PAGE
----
Posted at Tuesday, 19 June, 2018

Establishing Best Practice in Asset Management

Paul Skade
By Andy Cruse
Technical Director, Flow Control

I joined ERIKS in 1999 and have over 35 years’ experience in the pump industry. Originally from a service/repair background I have worked in many roles and enviro...

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The role of asset management within a functioning production line should not be underestimated; but what does best practice look like? 

men planning


As any maintenance engineer will know, there is a correlation between: improving the reliability of critical assets, extending their mean time between failures (MTBF), and reducing warehouse costs. By bringing asset management into the equation, you unlock a host of additional benefits, such as: avoiding catastrophic failures, minimising unplanned downtime, rationalising spares purchasing, and reducing the overall unit costs of production caused by energy and raw materials wastage. What more incentive could you need?

Start with condition monitoring

The first step towards effective asset management is to establish a condition monitoring strategy. You can then identify any potential asset failures, and plan for repairs or swap-outs in a way that does not impact production. Identifying issues in their early stages also means that you can rectify them before a catastrophic failure occurs.

No such thing as spare capital

Getting the size and shape of your spares stock right can be difficult.  No business wants unplanned downtime, but no business wants its capital tied-up in spares that are only needed if a critical asset failure occurs, either.

We recently conducted an analysis of the pumps, spares strategy and asset criticality at a global beverage manufacturer’s UK production site. We started by producing a Pump Reliability Tracking Graph, which measured the number of failures, the monthly MTBF, and the rolling MTBF, over a period of five years.

Once this was done, we carried out a criticality analysis, in which we highlighted any pumps that required spares to be in stock. Our analysis categorised each pump on a scale from one to five, which was as follows:

  1. A pump failure will not stop production because there is a standby pump.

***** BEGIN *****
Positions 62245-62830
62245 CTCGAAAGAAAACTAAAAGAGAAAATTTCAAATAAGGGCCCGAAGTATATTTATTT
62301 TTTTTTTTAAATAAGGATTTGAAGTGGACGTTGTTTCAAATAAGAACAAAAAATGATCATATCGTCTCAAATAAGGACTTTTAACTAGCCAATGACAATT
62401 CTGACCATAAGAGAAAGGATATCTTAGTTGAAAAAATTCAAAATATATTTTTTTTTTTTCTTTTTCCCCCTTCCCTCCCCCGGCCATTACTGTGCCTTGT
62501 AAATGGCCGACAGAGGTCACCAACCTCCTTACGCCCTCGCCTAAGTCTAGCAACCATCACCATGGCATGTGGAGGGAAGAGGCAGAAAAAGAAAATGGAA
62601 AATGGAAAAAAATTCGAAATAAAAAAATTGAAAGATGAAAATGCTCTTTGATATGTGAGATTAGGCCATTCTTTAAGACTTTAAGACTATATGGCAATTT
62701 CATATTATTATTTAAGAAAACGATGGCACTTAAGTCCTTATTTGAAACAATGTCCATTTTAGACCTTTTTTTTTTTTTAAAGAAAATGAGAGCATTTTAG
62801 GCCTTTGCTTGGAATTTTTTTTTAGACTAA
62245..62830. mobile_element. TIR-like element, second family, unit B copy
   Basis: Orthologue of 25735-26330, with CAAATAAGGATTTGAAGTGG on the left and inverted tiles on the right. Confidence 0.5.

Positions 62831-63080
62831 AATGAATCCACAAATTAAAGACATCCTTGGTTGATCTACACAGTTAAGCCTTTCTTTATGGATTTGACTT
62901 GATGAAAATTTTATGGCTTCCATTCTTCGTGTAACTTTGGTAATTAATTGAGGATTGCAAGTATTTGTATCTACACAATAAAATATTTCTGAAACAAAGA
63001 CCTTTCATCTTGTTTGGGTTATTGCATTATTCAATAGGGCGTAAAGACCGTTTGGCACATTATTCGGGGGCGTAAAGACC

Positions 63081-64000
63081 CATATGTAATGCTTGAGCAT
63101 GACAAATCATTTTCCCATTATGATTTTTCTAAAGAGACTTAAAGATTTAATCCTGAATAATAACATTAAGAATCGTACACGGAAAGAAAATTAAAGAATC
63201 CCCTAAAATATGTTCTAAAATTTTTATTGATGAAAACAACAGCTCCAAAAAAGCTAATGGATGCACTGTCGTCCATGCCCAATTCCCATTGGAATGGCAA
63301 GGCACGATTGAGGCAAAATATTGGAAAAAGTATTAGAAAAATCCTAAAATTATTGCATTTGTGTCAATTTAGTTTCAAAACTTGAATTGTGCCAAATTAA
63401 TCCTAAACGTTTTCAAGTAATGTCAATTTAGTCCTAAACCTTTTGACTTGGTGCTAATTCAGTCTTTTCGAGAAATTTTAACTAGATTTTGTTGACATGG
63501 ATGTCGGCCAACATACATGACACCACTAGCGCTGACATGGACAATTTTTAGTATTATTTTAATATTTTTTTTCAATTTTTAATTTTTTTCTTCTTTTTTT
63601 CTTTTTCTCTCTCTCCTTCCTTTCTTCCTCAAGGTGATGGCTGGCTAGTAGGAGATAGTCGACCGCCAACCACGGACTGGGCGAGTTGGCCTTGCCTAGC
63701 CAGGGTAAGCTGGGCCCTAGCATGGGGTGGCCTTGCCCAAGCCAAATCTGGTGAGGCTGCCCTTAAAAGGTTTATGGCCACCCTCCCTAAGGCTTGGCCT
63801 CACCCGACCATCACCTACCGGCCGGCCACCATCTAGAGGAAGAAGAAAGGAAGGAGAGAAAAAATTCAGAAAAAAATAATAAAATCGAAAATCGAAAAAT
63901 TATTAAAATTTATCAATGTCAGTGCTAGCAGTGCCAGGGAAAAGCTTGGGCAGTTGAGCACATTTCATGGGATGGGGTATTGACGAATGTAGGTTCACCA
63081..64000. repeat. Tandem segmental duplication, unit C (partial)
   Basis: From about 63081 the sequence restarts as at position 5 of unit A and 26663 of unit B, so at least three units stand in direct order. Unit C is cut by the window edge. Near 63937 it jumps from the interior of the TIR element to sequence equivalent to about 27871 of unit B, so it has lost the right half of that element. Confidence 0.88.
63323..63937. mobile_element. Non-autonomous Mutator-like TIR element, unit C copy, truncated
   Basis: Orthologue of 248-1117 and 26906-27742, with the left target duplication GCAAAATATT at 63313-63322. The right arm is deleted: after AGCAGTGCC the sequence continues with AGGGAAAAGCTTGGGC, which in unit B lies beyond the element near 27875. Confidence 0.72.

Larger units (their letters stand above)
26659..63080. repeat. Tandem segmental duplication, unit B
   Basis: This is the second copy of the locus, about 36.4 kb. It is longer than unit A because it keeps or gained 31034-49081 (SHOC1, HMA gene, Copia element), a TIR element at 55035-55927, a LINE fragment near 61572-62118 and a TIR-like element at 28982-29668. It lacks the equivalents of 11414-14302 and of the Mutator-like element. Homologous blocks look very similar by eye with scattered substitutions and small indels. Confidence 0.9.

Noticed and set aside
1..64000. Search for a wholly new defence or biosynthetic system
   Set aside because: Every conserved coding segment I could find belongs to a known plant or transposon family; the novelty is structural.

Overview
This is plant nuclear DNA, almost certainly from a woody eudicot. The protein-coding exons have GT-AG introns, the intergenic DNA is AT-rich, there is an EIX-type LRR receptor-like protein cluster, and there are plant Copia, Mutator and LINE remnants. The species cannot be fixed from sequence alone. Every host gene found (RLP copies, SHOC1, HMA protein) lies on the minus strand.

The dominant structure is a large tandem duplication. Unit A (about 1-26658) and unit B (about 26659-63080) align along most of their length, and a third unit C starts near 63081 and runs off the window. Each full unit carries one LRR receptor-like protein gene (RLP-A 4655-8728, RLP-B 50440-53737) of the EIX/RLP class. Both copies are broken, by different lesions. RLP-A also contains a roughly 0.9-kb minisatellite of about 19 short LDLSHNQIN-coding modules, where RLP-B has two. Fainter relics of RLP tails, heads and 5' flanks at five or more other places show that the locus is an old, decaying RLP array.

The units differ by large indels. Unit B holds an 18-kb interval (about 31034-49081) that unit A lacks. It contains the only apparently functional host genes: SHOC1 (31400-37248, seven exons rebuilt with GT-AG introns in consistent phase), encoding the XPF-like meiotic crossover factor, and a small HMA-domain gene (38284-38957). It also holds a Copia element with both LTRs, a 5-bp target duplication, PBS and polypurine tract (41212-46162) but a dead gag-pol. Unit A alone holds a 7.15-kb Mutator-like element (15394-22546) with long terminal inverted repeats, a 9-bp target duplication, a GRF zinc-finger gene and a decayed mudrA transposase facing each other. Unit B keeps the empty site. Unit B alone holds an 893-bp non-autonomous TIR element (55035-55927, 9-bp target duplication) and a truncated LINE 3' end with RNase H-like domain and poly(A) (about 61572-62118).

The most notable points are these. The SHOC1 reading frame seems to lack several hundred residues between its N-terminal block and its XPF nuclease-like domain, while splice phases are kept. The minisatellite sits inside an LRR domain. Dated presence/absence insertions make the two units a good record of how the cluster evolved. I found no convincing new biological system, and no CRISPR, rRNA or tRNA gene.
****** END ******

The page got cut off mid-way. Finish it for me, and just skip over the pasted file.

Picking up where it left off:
2. A pump failure will result in the loss of production on a line, but a spare is in stock.
  3. A pump failure will result in the loss of production on a line, and there is no spare.
  4. A pump failure will result in the loss of site production, but a spare is in stock.
  5. A pump failure will result in the loss of site production, and there is no spare.


This analysis allowed us to highlight any pumps that required spares to be in stock, thereby reducing the criticality rating of each pump from a five, to a one or two.

The final step involved establishing the MTTR for each pump type, and identifying the number of spares required.

From all of this information, we were able to define a spares strategy, which the manufacturer could then use to standardise and rationalise its spares stock. Together with process improvements and repair best practice, this project led to an improvement in the pumps’ MTBF, which now measures 100 months, against an industry target of 60. The manufacturer also reduced its annual pump system maintenance costs, from £250,000 to £100,000.

Partnering with success

In my opinion, best practice in asset management involves a supplier that can advise you on the best possible purchasing and stocking decisions for sufficient coverage and reduced costs. In doing this, you can benefit from specialist knowledge of various types of equipment, as well as the supplier’s close relationships with leading manufacturers.

Specialists in asset management also go beyond monitoring assets, predicting failures, and scheduling swap-outs and repairs. They maximise your MTBF by identifying the root causes of failures, and mitigating the potential for any reoccurrences. In adhering to best practice and partnering with a specialist, you’re investing in the best-possible service, for your plant’s best-possible performance.


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